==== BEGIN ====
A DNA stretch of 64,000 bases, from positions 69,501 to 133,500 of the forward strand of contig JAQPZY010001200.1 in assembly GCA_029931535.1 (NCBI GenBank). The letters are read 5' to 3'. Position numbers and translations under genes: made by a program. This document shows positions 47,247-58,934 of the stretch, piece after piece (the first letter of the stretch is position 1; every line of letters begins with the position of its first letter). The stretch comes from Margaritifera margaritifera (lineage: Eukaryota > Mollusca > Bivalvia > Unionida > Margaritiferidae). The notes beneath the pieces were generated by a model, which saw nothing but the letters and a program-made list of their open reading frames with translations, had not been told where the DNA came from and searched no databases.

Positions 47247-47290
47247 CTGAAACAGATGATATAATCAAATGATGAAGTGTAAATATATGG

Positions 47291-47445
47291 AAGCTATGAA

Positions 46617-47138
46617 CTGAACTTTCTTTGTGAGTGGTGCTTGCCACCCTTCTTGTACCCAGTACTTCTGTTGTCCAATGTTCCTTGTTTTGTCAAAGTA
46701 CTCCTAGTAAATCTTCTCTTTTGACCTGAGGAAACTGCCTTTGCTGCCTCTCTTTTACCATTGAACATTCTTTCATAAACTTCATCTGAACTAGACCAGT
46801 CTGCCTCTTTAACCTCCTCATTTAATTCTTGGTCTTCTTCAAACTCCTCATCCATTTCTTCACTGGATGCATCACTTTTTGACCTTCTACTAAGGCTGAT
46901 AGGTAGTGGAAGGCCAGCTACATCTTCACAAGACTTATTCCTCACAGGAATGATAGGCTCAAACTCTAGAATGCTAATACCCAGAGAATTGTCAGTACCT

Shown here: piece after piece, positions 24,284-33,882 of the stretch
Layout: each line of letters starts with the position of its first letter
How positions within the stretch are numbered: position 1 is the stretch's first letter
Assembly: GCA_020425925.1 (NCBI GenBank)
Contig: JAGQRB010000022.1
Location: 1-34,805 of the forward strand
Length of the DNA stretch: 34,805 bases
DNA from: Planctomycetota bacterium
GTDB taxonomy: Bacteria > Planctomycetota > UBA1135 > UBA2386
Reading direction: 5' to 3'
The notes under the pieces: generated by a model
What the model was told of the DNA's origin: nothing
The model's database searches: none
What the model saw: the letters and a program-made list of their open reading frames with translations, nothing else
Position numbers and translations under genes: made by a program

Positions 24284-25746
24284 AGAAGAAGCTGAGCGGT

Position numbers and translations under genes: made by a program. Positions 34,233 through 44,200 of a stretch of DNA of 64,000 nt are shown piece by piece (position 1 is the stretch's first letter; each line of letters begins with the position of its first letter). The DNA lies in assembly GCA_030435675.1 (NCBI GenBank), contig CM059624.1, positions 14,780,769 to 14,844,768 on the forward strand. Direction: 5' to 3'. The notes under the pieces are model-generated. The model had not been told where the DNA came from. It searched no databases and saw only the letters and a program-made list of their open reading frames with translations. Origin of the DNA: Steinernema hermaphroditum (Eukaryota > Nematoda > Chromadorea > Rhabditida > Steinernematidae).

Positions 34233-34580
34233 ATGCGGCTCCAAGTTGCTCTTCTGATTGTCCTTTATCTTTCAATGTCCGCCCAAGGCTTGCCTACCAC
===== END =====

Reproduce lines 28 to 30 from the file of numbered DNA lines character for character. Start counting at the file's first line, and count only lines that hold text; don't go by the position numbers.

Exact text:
Position numbers and translations under genes: made by a program. Positions 34,233 through 44,200 of a stretch of DNA of 64,000 nt are shown piece by piece (position 1 is the stretch's first letter; each line of letters begins with the position of its first letter). The DNA lies in assembly GCA_030435675.1 (NCBI GenBank), contig CM059624.1, positions 14,780,769 to 14,844,768 on the forward strand. Direction: 5' to 3'. The notes under the pieces are model-generated. The model had not been told where the DNA came from. It searched no databases and saw only the letters and a program-made list of their open reading frames with translations. Origin of the DNA: Steinernema hermaphroditum (Eukaryota > Nematoda > Chromadorea > Rhabditida > Steinernematidae).

Positions 34233-34580
34233 ATGCGGCTCCAAGTTGCTCTTCTGATTGTCCTTTATCTTTCAATGTCCGCCCAAGGCTTGCCTACCAC